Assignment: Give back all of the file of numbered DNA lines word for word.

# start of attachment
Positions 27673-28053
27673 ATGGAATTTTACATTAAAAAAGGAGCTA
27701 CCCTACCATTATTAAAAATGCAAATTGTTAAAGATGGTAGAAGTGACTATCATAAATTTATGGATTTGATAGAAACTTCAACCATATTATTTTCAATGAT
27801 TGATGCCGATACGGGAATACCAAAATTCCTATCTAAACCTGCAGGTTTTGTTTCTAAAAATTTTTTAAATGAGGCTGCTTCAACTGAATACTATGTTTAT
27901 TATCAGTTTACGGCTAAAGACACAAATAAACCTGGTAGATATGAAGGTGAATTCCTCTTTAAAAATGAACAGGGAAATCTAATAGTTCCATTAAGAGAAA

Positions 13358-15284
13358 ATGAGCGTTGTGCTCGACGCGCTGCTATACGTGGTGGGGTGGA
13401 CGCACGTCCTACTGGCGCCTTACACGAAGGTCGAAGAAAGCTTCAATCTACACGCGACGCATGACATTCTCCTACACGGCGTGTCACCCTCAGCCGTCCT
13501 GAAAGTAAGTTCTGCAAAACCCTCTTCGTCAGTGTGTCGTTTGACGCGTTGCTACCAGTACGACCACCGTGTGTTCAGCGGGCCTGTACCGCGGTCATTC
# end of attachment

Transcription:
Positions 27673-28053
27673 ATGGAATTTTACATTAAAAAAGGAGCTA
27701 CCCTACCATTATTAAAAATGCAAATTGTTAAAGATGGTAGAAGTGACTATCATAAATTTATGGATTTGATAGAAACTTCAACCATATTATTTTCAATGAT
27801 TGATGCCGATACGGGAATACCAAAATTCCTATCTAAACCTGCAGGTTTTGTTTCTAAAAATTTTTTAAATGAGGCTGCTTCAACTGAATACTATGTTTAT
27901 TATCAGTTTACGGCTAAAGACACAAATAAACCTGGTAGATATGAAGGTGAATTCCTCTTTAAAAATGAACAGGGAAATCTAATAGTTCCATTAAGAGAAA

Positions 13358-15284
13358 ATGAGCGTTGTGCTCGACGCGCTGCTATACGTGGTGGGGTGGA
13401 CGCACGTCCTACTGGCGCCTTACACGAAGGTCGAAGAAAGCTTCAATCTACACGCGACGCATGACATTCTCCTACACGGCGTGTCACCCTCAGCCGTCCT
13501 GAAAGTAAGTTCTGCAAAACCCTCTTCGTCAGTGTGTCGTTTGACGCGTTGCTACCAGTACGACCACCGTGTGTTCAGCGGGCCTGTACCGCGGTCATTC